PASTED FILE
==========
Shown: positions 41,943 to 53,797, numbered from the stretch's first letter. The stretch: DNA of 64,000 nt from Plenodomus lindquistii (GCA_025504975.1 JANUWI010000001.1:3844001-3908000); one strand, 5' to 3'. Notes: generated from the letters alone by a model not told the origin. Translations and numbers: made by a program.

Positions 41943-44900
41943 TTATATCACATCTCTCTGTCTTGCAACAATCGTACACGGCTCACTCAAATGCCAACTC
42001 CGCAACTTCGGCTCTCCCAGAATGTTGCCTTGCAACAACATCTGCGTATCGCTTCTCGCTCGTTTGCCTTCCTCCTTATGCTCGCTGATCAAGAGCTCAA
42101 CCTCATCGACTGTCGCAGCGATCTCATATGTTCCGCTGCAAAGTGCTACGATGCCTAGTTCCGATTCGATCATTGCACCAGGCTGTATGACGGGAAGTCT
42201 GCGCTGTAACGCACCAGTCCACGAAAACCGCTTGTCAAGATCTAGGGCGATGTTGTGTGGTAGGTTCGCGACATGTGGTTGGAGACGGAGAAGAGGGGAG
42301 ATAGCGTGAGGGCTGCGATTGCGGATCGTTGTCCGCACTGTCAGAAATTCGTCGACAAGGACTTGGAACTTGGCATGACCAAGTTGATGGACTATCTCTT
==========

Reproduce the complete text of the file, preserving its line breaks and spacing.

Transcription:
Shown: positions 41,943 to 53,797, numbered from the stretch's first letter. The stretch: DNA of 64,000 nt from Plenodomus lindquistii (GCA_025504975.1 JANUWI010000001.1:3844001-3908000); one strand, 5' to 3'. Notes: generated from the letters alone by a model not told the origin. Translations and numbers: made by a program.

Positions 41943-44900
41943 TTATATCACATCTCTCTGTCTTGCAACAATCGTACACGGCTCACTCAAATGCCAACTC
42001 CGCAACTTCGGCTCTCCCAGAATGTTGCCTTGCAACAACATCTGCGTATCGCTTCTCGCTCGTTTGCCTTCCTCCTTATGCTCGCTGATCAAGAGCTCAA
42101 CCTCATCGACTGTCGCAGCGATCTCATATGTTCCGCTGCAAAGTGCTACGATGCCTAGTTCCGATTCGATCATTGCACCAGGCTGTATGACGGGAAGTCT
42201 GCGCTGTAACGCACCAGTCCACGAAAACCGCTTGTCAAGATCTAGGGCGATGTTGTGTGGTAGGTTCGCGACATGTGGTTGGAGACGGAGAAGAGGGGAG
42301 ATAGCGTGAGGGCTGCGATTGCGGATCGTTGTCCGCACTGTCAGAAATTCGTCGACAAGGACTTGGAACTTGGCATGACCAAGTTGATGGACTATCTCTT